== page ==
Ever so often, we get called up on why we insist on using the term ‘Persons with Disability’ at Adventures Beyond Barriers Foundation. Why not ‘differently-abled’ or ‘specially-abled’ or ‘divyang’ or the various other options that exist to refer to this community of people? Let us tackle them one at a time and see if we can explain ourselves here.
Our issue with the phrases ‘differently-abled’ and ‘specially-abled’ is two-fold. On the one hand, it euphemises the experience of disability, clothes it in colours it is not, and reinforces the image that it is something to be shied away from and whispered about. By using ‘differently-abled,’ you suggest that there is something slightly amiss about that situation, but it is too awkward to talk about. Think of the last time you called something “interesting” or “different” and you will get what we mean. If you really do want to go down the ‘differently-abled’ path, you will hit the next problem. By the strictest definition, we all are ‘differently-abled’. I type faster than you, you do mental Math better than the person next to you, he sings better, she runs faster, what have you. The minute you tread down that path, you are euphemising, belittling, and taking the limelight away from the entire purpose of the conversation.
Next, the newest addition to the list – ‘divyang’. The term ‘divyang’ attributes an aspect of divinity to a person with a disability. Suddenly they become god-like, unattainable, rising above mere mortals on a pedestal that, if you think about it logically, does nothing for the discourse surrounding disability. It also entirely ignores the years of discrimination, lack of access, and ill treatment the community has had to undergo. By making them gods, it all becomes okay. Activists and advocates all around the world are fighting to mainstream disability, ensure people with disability are accepted into everyday society and have access to the same everyday experiences as everyone else. By making them akin to gods, we only alienate them further. Multiple individuals with disability have expressed their discomfort with this pedestal, this need to make “inspirations” of their lives in order to accept, as deeply alienating.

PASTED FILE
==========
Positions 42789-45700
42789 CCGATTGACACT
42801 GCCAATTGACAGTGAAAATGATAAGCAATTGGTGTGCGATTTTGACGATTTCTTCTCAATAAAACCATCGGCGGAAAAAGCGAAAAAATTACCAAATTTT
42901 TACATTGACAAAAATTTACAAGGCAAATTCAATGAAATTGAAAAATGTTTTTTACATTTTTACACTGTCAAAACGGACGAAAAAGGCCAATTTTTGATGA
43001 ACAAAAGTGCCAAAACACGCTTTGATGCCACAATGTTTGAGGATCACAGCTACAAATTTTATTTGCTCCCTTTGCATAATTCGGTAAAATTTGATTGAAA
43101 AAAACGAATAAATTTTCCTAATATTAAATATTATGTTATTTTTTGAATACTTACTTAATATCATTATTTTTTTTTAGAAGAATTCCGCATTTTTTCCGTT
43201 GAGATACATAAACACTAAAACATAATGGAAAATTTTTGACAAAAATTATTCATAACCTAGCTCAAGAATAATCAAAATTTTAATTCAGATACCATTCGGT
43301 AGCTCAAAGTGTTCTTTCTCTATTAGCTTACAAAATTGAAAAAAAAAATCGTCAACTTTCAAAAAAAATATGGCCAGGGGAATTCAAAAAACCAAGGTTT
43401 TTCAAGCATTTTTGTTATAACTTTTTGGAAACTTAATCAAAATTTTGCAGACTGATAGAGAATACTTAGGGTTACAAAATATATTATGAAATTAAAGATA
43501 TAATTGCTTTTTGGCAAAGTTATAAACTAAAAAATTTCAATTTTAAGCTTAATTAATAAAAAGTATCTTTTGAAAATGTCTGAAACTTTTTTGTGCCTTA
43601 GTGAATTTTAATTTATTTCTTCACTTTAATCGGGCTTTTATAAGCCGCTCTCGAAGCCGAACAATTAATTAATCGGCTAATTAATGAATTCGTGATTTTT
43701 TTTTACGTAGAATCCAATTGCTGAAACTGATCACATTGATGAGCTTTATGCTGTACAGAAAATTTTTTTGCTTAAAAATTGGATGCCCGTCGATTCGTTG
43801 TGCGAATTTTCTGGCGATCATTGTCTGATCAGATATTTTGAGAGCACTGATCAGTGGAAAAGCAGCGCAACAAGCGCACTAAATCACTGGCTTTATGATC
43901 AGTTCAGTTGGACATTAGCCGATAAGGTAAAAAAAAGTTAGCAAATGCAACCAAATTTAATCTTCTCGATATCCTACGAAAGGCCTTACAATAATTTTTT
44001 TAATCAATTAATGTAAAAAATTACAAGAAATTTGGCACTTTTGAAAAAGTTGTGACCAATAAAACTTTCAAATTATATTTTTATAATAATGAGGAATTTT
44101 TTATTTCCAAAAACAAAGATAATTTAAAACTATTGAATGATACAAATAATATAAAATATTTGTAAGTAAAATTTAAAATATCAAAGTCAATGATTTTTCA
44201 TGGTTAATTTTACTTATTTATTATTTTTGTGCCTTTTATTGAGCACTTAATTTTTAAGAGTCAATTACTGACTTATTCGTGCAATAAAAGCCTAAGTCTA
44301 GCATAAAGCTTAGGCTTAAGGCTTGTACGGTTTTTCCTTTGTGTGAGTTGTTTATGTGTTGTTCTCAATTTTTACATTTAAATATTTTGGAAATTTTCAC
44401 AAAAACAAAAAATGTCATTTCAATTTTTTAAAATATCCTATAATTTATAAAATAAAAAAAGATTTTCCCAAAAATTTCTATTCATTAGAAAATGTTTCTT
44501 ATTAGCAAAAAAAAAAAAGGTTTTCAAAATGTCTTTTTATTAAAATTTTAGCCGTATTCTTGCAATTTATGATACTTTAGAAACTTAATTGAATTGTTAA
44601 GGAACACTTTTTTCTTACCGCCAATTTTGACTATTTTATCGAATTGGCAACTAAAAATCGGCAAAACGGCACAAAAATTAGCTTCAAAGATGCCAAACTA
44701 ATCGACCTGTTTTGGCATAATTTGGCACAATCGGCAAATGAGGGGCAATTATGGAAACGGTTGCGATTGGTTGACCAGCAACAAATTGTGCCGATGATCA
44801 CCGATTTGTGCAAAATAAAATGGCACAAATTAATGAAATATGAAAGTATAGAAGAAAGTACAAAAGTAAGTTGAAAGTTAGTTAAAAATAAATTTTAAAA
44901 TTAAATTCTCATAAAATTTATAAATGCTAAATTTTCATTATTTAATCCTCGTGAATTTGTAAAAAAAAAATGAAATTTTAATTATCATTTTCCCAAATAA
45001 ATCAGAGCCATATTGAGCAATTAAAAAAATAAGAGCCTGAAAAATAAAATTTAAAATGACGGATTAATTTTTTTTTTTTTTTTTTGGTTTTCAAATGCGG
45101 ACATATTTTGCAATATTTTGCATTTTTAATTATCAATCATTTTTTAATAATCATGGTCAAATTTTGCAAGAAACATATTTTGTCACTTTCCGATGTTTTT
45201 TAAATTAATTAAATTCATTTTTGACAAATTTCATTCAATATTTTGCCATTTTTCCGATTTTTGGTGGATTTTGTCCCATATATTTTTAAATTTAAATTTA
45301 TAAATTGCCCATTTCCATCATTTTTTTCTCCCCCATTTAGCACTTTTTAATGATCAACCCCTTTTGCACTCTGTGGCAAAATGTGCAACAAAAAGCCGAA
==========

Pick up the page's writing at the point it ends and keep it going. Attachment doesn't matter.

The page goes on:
The third on our list is ‘disabled person’. Now, for many of us, there may not seem to be that big a difference between ‘disabled person’ and ‘Person with Disability’ but the difference exists and it is crucial. Let us turn to English grammar to explain it. When we say ‘disabled person,’ the word ‘disabled’ becomes an adjective to the person. What kind of person is that? Disabled person. There is nothing else about that person you know, and the phrase does not leave you any space to learn. ‘Disabled person’ becomes the sole identity. And of course, we all know this is just not true.
This brings us to why we insist on using ‘Persons with Disability’. The simplest reason would be that this is the international convention. India was one of the first countries to sign the UN Convention on Persons with Disabilities in 2007, and ‘PwD’ remains the international standard of nomenclature. The real reason however, is deeper than “because they said so.” When we use the phrase PwD, there is automatically an equal onus placed on the ‘person’ and the ‘disability’ – all hail prepositions! It tells you that the person has a disability but in all likelihood, has so much more as well. Here is a person with disability, here is a person with the great haircut, here is a person with the best sense of empathy you know. When you say PwD, you are giving the person the space to be so much more. You are allowing them to be fully human, without reducing them to their disability.
The usage of PwD ties in directly with the social model of disability, the perspective that we subscribe to at ABBF. According to the social model, disability is not an individual problem at all. It is a systemic, social, structural problem. Picture us this – if there is a person who is wheelchair bound, we imagine them to be disabled because of their inability to walk. Why do we walk? To access spaces and places. If these spaces and places had ramps leading up to the door, would this person be able to access them as well? In which case, is the disability in the wheelchair or in the absence of ramps? Thus speaks the social model of disability, arguing for the need for external society to adopt universal accessible design.
Fundamentally, at ABBF, we believe in the power of small things to create change. Our organisation is built on the power of play and we believe that equally influential is the power of language. Use the right words repeatedly and it will seed the thought of change in the collective mind. Use ‘Persons with Disability’ and you will remember the core tenet of our work. Yes, there is disability, but there is also so much more.
Some more interesting articles to read are ‘How “Differently Abled” Marginalises Disabled People’ and ‘In Fact: Why calling India’s disabled ‘divyang’ won’t enable them’